Looking for an overview of Lisa Feldman Barrett’s book How Emotions Are Made? What are Barrett’s key takeaways about emotions in psychology?
In her book, How Emotions Are Made, Lisa Feldman Barrett challenges the status quo relating to our psychological understanding of emotions. Barrett’s concepts of emotion, while controversial, give new insight into how emotions are made in the brain—and her answers might surprise you.
Keep reading for an overview of the key concepts in How Emotions Are Made by Lisa Feldman Barrett.
Lisa Feldman Barrett’s How Emotions Are Made
In How Emotions Are Made, neuroscientist and psychologist Lisa Feldman Barrett challenges many of society’s long-standing beliefs about emotions, calling into question everything from what emotions are, to where they come from and how to control them.
Lisa Feldman Barrett introduces a new theory of emotion in How Emotions Are Made, based on years of research, which posits that emotions are neither hardwired into our brains nor universally felt and recognized; rather, emotions help the brain to predict what will happen next based on what’s happened in the past—and to plan accordingly. Barrett calls this the theory of constructed emotion. As she sums it up in her TED talk, “Emotions don’t happen to you; they’re made by you.”
Barrett is a University Distinguished Professor of Psychology at Northeastern University. She also holds appointments at Harvard Medical School and Massachusetts General Hospital, where she is Chief Science Officer for the Center for Law, Brain & Behavior. In addition, Barrett is a director of the Interdisciplinary Affective Science Laboratory, which studies emotions and produced some of the research on which the book is based.
How Emotions Are Made was published in 2017 and widely covered in the popular press for Lisa Feldman Barrett’s novel theory of emotion. For all its novelty, however, Barrett’s theory of constructed emotion entered a very crowded and contentious field: Joseph LeDoux, a neuroscientist whose own theory of emotion agrees in part with Barrett’s, has noted that there are as many theories of emotion as there are emotion theorists. Scientists have a hard time agreeing on the fundamental question of how to define emotion. Barrett’s theory in How Emotions Are Made is one response to that question.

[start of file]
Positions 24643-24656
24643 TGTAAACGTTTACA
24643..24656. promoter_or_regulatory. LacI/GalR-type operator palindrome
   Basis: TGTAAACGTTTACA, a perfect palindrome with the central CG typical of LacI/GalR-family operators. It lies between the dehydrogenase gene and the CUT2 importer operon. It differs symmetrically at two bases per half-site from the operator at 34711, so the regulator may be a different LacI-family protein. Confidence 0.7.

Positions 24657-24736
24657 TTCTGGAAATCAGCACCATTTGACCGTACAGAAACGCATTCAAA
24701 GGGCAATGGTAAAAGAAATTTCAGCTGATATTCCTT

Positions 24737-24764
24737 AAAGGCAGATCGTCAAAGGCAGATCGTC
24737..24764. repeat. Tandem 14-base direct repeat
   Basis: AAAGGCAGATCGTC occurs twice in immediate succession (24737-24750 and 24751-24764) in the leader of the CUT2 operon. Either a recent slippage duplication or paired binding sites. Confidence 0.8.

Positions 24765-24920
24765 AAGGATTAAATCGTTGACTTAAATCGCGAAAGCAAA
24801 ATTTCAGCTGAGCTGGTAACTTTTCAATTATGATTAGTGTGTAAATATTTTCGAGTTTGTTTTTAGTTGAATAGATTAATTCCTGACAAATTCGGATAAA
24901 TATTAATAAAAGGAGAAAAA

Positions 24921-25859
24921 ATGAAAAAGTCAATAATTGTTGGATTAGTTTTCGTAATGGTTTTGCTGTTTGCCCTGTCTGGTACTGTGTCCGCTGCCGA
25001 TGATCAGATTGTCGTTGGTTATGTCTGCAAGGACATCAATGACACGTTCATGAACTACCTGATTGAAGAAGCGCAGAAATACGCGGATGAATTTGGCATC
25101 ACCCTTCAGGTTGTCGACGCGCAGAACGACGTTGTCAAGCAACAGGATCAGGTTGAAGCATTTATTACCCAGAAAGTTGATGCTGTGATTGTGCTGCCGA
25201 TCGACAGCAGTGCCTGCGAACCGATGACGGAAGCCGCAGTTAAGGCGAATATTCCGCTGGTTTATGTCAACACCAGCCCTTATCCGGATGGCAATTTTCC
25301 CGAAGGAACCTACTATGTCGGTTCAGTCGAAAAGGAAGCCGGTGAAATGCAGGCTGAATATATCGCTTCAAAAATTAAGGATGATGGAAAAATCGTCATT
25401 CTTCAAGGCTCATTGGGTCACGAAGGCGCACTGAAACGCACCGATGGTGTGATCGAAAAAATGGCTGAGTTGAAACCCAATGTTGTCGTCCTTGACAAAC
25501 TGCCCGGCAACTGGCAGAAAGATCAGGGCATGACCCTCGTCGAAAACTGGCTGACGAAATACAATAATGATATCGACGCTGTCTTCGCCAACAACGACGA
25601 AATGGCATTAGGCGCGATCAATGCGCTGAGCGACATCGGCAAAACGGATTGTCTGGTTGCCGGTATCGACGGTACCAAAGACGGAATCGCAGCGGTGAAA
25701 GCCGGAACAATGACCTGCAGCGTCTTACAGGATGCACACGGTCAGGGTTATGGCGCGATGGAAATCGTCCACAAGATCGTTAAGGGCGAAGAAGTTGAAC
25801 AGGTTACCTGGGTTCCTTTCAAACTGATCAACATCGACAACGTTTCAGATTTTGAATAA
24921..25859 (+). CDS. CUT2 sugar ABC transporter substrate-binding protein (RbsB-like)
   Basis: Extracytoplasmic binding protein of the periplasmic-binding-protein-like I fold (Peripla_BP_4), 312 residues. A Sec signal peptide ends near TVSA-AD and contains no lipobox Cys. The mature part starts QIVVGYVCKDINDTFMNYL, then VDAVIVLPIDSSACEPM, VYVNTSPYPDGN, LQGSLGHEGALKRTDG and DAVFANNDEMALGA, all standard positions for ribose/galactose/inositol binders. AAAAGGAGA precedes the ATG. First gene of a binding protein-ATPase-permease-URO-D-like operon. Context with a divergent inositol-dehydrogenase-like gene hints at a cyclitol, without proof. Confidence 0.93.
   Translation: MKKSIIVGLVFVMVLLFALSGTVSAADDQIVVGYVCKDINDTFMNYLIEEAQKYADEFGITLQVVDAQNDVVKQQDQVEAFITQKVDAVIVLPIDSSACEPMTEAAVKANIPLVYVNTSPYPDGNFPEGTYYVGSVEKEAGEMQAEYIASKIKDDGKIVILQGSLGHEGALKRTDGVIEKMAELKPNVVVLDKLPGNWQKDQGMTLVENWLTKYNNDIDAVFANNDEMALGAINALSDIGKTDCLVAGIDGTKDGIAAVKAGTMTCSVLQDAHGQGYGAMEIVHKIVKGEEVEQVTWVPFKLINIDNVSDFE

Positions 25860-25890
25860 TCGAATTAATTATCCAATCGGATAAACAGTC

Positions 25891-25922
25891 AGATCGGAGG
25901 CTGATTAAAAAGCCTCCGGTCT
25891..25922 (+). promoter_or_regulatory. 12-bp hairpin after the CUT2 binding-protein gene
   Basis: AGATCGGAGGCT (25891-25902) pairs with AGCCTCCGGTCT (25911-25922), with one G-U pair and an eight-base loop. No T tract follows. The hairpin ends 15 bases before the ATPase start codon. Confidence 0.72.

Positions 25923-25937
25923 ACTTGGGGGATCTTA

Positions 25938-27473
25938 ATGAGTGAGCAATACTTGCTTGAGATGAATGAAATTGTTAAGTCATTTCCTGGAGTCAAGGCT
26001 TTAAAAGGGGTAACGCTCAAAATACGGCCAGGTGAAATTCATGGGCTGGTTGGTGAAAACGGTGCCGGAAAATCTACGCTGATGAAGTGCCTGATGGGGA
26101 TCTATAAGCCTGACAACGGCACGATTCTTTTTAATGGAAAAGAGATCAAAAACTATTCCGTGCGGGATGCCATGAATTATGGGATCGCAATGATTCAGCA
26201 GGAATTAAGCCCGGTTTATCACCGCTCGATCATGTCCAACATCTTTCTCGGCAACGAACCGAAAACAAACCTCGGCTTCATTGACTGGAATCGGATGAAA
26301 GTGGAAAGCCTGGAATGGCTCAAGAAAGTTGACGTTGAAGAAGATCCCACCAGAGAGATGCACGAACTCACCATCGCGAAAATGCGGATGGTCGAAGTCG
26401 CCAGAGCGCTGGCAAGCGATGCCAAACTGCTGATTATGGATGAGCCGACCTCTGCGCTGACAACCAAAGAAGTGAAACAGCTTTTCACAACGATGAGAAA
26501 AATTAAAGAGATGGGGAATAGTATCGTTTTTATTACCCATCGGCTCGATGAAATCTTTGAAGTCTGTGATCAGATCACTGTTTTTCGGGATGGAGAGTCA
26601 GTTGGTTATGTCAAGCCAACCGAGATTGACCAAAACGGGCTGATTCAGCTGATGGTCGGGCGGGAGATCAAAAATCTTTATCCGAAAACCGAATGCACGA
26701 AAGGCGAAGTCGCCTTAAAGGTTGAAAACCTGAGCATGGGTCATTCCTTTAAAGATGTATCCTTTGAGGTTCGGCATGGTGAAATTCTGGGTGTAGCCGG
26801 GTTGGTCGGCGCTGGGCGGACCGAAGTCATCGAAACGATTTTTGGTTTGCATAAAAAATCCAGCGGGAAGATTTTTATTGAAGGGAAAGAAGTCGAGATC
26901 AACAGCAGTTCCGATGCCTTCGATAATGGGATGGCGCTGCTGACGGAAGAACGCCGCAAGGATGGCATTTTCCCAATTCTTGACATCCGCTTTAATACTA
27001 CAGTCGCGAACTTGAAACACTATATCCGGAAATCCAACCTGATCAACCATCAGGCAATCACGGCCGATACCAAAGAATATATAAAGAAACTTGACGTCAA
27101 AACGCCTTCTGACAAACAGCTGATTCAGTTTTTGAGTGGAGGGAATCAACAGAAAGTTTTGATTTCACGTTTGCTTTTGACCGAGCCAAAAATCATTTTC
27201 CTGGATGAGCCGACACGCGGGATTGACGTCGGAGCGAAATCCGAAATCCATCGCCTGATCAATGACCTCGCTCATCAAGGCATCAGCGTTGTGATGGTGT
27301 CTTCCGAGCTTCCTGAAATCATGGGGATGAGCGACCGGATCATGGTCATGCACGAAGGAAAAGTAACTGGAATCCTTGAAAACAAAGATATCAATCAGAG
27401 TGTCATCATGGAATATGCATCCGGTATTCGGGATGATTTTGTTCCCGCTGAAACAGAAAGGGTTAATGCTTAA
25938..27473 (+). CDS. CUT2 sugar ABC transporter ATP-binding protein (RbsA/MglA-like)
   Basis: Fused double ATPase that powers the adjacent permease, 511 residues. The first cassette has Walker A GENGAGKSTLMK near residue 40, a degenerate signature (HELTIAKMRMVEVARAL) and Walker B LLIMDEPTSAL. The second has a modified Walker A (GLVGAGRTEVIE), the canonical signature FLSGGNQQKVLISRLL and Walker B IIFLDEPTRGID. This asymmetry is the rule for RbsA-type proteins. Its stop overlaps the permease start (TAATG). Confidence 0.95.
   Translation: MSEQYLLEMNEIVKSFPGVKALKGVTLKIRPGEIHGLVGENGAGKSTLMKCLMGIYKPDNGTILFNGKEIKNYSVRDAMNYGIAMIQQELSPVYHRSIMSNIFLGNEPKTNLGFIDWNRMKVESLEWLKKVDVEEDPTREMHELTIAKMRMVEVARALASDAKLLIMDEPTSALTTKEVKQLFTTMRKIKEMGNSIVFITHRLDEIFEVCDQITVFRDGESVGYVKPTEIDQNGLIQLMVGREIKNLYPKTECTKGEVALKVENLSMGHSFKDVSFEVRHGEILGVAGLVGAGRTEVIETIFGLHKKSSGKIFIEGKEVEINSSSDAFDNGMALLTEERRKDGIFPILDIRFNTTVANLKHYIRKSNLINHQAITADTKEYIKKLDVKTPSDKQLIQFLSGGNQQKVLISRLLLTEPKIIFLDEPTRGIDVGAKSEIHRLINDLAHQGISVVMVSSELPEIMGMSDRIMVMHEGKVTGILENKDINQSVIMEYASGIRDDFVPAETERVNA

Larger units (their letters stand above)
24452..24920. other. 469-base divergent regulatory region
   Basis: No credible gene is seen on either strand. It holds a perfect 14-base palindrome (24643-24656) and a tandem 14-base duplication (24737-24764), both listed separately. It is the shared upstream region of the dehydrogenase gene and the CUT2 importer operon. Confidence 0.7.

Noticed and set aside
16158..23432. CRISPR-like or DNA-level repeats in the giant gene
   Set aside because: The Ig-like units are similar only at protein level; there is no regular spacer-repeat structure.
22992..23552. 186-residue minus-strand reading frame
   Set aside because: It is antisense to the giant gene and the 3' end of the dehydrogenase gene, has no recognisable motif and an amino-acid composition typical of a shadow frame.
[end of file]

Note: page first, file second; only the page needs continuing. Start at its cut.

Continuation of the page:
Barrett’s Concepts of Emotion
In How Emotions Are Made, Lisa Feldman Barrett examines each element that the brain uses to make emotions (past experiences grouped together as “emotion concepts,” internal sensory input, and external sensory input), then puts them all together in a blueprint that explains how emotions are made. Barrett’s work in the field of emotions shows the following:
- Emotions aren’t scientifically measurable; they’re mental concepts.
- Emotions aren’t universal across cultures.
- Feelings and emotions are not the same thing.
- Emotions are not reactions; they’re predictions.
- Emotions are not innate; they’re constructed.
- Emotion and illness are not as unrelated as they seem.
- Your emotions do not absolve you of responsibility for your actions.
|How Novel Is the Theory of Constructed Emotion?|
As Barrett herself recognizes, her theory of constructed emotion is controversial because it directly challenges the status quo. Barrett’s theory is indeed novel as a neuroscientific explanation of how the brain makes emotion out of cultural concepts. But when it comes to the psychological implications of her theory, some aspects of Barrett’s research are consistent with more established beliefs about emotion.
For example, psychologist Daniel Goleman’s Emotional Intelligence, one of the most widely read books about emotion, asserts that there’s an area of the brain exclusively dedicated to emotions and that humans have two minds: a thinking one and a feeling one. In this sense, Emotional Intelligence expresses a more traditional theory of emotion that is directly at odds with Lisa Feldman Barrett’s theory of constructed emotion in How Emotions Are Made, which says that the entire brain is involved in the process of making emotions and that rational thoughts do not exist independent of feelings.
Barrett and Goleman seem to agree, however, that past experiences associated with a particular emotion (which Goleman calls “emotional memories” and Barrett calls “emotion concepts”) largely determine the emotions someone experiences in the present. As a result, childhood experiences play a major role in an adult’s emotional well-being.
Similarly, in The Body Keeps the Score, psychiatrist Bessel van der Kolk, like Goleman, states that the brain is divided into a reptilian brain, an emotional brain, and a rational brain. However, like Barrett, he also acknowledges that physical sensations in your body impact your emotions, and vice versa; in other words, your mind and body are inextricably connected.